Earlier this week, when it was announced that Phil Davis had been injured and would no longer be able to face Rashad Evans in the main event of UFC 133, former champion Lyoto Machida was heavily rumored to be the man who would step up and face “Suga” in his place.
Turns out, not so much.
UFC president Dana White explained today during an impromptu conference call that Machida accepted the bout, but then reneged and asked for “Anderson Silva money,” which White would not grant him. Another former champion, Tito Ortiz, took the fight and all was right in the world again, but Lyoto Machida wanted to say his piece.
“I wanted a guarantee to fight [Evans at UFC 133],” Machida told Sherdog.com. “My manager, ‘Joinha’ [Jorge Guimaraes], called me and I said at first that I was excited to be in the lineup. But, after meeting with my team, we saw that it wouldn’t be a good idea, especially because Dana White wanted me to travel to the U.S. immediately to have my training camp there. Many of the members of my corner don’t have visas right now. Then, I said, ‘If you want me to fight, pay me as a champion. Pay me like you pay Anderson Silva.'”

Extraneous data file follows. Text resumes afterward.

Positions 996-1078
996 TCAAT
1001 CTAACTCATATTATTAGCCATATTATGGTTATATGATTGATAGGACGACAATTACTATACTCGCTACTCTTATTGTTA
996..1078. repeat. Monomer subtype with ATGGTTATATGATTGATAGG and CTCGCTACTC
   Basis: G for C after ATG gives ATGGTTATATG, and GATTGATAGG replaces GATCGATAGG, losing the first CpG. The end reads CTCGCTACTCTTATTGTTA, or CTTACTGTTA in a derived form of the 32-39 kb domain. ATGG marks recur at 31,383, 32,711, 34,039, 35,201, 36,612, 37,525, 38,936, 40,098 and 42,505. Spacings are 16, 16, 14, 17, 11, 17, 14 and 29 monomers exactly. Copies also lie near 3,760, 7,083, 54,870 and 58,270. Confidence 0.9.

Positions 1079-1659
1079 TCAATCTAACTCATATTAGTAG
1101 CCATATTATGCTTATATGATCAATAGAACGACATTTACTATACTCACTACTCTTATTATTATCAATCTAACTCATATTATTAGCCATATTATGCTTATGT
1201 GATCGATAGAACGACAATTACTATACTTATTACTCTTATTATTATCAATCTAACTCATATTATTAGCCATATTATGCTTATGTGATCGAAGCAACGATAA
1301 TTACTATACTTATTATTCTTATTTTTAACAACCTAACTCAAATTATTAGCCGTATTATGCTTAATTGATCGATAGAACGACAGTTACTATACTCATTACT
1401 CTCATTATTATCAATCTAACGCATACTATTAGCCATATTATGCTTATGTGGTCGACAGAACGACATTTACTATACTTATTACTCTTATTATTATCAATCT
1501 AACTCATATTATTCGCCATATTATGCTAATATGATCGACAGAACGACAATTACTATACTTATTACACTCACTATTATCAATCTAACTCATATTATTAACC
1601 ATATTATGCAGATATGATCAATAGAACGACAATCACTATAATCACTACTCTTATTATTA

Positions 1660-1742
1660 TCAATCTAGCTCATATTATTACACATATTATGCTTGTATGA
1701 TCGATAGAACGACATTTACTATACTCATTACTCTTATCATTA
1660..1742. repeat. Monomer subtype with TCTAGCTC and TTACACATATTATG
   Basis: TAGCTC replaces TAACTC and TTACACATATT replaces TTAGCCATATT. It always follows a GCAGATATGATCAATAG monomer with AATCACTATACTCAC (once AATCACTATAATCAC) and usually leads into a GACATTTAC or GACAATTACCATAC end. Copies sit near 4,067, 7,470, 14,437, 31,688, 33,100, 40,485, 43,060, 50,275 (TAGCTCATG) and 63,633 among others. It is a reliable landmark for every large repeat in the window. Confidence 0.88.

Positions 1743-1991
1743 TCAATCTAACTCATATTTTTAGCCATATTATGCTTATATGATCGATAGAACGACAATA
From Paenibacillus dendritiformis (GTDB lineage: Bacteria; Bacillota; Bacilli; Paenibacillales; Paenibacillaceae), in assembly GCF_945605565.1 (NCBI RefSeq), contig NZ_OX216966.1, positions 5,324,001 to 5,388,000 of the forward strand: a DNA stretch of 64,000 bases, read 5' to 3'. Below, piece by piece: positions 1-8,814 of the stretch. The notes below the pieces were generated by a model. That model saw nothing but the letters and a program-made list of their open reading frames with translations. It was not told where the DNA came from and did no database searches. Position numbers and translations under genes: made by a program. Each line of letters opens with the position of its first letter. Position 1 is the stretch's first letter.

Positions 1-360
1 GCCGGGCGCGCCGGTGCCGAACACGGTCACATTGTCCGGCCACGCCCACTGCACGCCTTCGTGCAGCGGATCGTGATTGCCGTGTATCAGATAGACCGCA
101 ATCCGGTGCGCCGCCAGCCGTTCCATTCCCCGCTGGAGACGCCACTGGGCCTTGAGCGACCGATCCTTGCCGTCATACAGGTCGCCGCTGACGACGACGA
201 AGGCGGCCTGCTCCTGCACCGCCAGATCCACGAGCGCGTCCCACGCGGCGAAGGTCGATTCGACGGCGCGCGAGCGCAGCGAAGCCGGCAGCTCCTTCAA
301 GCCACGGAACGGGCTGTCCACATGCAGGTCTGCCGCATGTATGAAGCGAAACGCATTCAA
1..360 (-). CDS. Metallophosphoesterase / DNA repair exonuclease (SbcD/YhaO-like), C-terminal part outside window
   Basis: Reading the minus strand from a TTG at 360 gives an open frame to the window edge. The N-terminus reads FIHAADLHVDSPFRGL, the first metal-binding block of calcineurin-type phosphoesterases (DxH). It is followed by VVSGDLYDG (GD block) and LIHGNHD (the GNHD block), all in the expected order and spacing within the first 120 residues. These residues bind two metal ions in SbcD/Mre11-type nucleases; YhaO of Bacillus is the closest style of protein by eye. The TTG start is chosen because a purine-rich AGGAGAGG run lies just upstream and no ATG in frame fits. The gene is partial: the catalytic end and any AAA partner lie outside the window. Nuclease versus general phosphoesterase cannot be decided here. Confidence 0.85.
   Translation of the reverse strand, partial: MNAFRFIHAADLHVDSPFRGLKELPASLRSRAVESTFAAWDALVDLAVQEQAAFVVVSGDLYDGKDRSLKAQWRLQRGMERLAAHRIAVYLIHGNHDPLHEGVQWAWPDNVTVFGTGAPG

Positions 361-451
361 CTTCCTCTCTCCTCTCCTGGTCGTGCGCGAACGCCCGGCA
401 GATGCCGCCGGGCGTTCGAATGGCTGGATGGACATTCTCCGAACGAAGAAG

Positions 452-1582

Machida explained that he simply wanted to be properly compensated for taking a tough fight on short notice for which he would be unable to adequately prepare.
“A man approaches you wanting to buy your house, but you don’t want to sell it,” said Machida. “So then, you ask for a higher price. You want it? Then pay what I’m asking. I can’t put my career at risk with a bad showing. I think I’d have more to lose than to win in that fight. I have a name in the company. I don’t fight without being prepared, even when I lose. I can’t step in and take the chance of having a bad fight. Today, you have to be extremely prepared.”
At the end of the day, “The Dragon” hopes that his relationship with the UFC won’t become terribly strained because of his negotiating stance; after all, he has to look out for himself and his career before all else.
“If I’m requested [to fight] in a different way from now on, OK,” said Machida. “It’s not like I can’t train in Belem, but ‘pack your stuff and go to the U.S.,’ that takes money and time. It’s a professional relationship. Everything is business and people need to split things. I hope the UFC won’t harm me. It’s gotta be 100-percent with me and them. I want to respect the promotion, my fans and myself. That was my main cause for turning down that fight.”